(Cambridge, Paris, Surrey) The classic Romantic question, “Why am I me and not you?” exceeds distinctions about objects in the world because it builds both reflexivity and otherness into itself; just as I refer to myself all the time and presume other humans be in the world in more-or-less the same way, the question folds the reflexivity that characterizes consciousness into a statement others may think on. That anyone may relate to the question by employing the same mental faculties implies self-definition is interpersonal, at least among humans. However, neuroscientists believe birds and the octopi who preen before shiny mirrored bits and decorate their borrows have consciousness, as well. Thus not only do we currently surmise other humans are conscious because I am conscious (“If I am I then others must similarly be other I’s”) we use certain criteria (or evidence) to label certain animals conscious, according to mental qualities (or representations) they share with us, and perhaps each other.

But why does consciousness, that ability to refer to myself as if *other, arise? At MIT, theoretical physicist Max Tegman argues consciousness arises out of a, “particular set of mathematical conditions, that there [denote] varying degrees of consciousness,” not unlike how states of matter vary qualitatively as liquid, solid, gas, as their intermediate meltyness, one may correspondingly quantify transition phases, as well. It is unclear if Tegman uses phase state as an analogy to describe the quantum mechanical probabilities regulating the electrical states we encounter measured empirically in the presence of consciousness, or if the maths of consciousness function as direct analogues we observe in various phase states, as homologues. He observes, though, that the observable electrics are indeed dividable into their ever-smaller constituent units, consequently are calculable, additive, and thus, indicate emergence.

As if these quantifiable electrics recall Descartes’ musings on the pineal glad, that curious brain structure he believed mediated the outside world with inner experience, Tegman calls his new “state of matter” perceptronium: “The most general substance that feels subjectively self-aware. This substance should not only be able to store and process information but in a way that forms a unified, indivisible whole. That also requires a certain amount of independence in which the information dynamics is determined from within rather than externally. The problem is why we perceive the universe as the semi-classical, three dimensional world that is so familiar. When we look at a glass of iced water, we perceive the liquid and the solid ice cubes as independent things even though they are intimately linked as part of the same system. How does this happen? Out of all possible outcomes, why do we perceive this solution?” ( Physics arXiv Blog )

How does neurobiology’s seeming employment of a particularly curious dialectic, the ‘expectation’ of Thought become pure Substance operate? “Action divides Spirit into substance, and consciousness of the substance; and divides the substance as well as consciousness… Spirit, is in its simple truth, consciousness… An act divides spirit into spiritual substance on the one side, and consciousness of the substance on the other; and divides the substance as well as consciousness. The substance appears in the shape of a universal inner nature and purpose standing in contrast to itself qua individualized reality. The middle or mediating term, infinite in character, is self-consciousness, which, being implicitly the unity of itself and that substance, becomes so, now, explicitly, unites the universal inner nature and its particular realization” (Hegel, The Phenomenology Of Spirit).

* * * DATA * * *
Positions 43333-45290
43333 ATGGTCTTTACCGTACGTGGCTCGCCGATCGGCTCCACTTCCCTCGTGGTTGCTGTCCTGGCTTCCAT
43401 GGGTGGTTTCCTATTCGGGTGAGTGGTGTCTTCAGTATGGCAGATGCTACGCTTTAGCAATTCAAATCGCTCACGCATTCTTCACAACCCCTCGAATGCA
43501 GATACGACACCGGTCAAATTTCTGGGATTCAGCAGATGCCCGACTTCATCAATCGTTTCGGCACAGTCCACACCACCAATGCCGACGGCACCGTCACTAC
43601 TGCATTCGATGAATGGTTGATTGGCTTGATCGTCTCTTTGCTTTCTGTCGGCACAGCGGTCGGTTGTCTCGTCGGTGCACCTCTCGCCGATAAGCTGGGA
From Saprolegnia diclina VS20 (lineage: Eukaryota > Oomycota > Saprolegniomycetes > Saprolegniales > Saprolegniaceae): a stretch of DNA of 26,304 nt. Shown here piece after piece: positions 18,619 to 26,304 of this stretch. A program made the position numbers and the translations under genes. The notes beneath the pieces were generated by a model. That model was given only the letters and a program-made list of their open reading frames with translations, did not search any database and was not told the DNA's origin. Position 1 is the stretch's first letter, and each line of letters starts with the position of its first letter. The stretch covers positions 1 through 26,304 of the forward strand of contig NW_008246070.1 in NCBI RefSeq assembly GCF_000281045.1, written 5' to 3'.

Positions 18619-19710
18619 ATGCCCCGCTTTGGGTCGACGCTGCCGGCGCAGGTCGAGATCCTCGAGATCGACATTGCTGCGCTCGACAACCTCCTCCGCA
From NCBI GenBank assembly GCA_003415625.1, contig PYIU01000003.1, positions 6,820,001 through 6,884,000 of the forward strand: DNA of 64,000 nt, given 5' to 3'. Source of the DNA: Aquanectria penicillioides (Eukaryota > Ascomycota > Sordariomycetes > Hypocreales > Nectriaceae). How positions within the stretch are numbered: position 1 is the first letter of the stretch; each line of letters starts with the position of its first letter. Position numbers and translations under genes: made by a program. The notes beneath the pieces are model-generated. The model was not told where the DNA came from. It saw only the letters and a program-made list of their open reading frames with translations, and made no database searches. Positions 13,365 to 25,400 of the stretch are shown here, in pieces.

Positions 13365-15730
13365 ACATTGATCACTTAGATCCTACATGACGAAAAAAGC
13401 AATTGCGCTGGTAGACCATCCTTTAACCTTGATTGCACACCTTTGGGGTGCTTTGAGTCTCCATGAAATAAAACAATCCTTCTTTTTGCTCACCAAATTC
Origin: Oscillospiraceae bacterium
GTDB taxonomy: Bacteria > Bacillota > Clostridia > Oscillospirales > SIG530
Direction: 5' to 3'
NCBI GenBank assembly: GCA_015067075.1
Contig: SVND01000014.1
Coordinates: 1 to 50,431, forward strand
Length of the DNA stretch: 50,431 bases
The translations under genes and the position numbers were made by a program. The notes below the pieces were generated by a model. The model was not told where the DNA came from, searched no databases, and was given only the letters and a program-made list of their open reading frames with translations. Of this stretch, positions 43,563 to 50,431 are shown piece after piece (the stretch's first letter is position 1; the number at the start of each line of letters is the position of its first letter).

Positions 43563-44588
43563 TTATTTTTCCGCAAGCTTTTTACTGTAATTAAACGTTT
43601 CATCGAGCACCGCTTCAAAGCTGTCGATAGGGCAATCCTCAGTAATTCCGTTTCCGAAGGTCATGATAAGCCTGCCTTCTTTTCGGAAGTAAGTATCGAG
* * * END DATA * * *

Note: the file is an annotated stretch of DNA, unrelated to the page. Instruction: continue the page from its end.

In a peripheral legislative move, France has declared dogs sentient non-human persons after approximately 700,000 humans petitioned against the 1804 ‘absurd’ Napoleonic law constructing pets as “movable goods” (i.e. tables and chairs). Minister Luc Ferry asserts: “No one has ever tortured a clock. Animals suffer. They have emotions and feelings. It is not a question of making animals subjects of the law… but simply of protecting them against certain forms of cruelty.” Meanwhile in Surrey, local cat Oscar suffered indignity and improbable maiming, his feet clipped off by a wheat thresher, apparently while he dozed in some idyllic field. His humans, Kate and Mike Nolan reasoned, “We had to do a lot of soul-searching and our main concern has always been whether this operation would be in Oscar’s best interests and would give him a better quality of life,” so ultimately chose the innovative surgery that attached prosthetic kitty feet to his cleanly clipped stubs. The three hour operation required drilling into the bone amputation site, affixing pegs, clipping on the prostheses, and growing an umbrella of epithelial cells around stump/peg suture. The cat lovers state, “Oscar can now run and jump about as cats do,” or, as is a cat’s nature.

Notably, these dilated episto/ontological and ethical categories: consciousness as state of matter, dogs as non-human persons, and cat prostheses could confound local Object Oriented Ontologists and Kafka enthusiasts alike.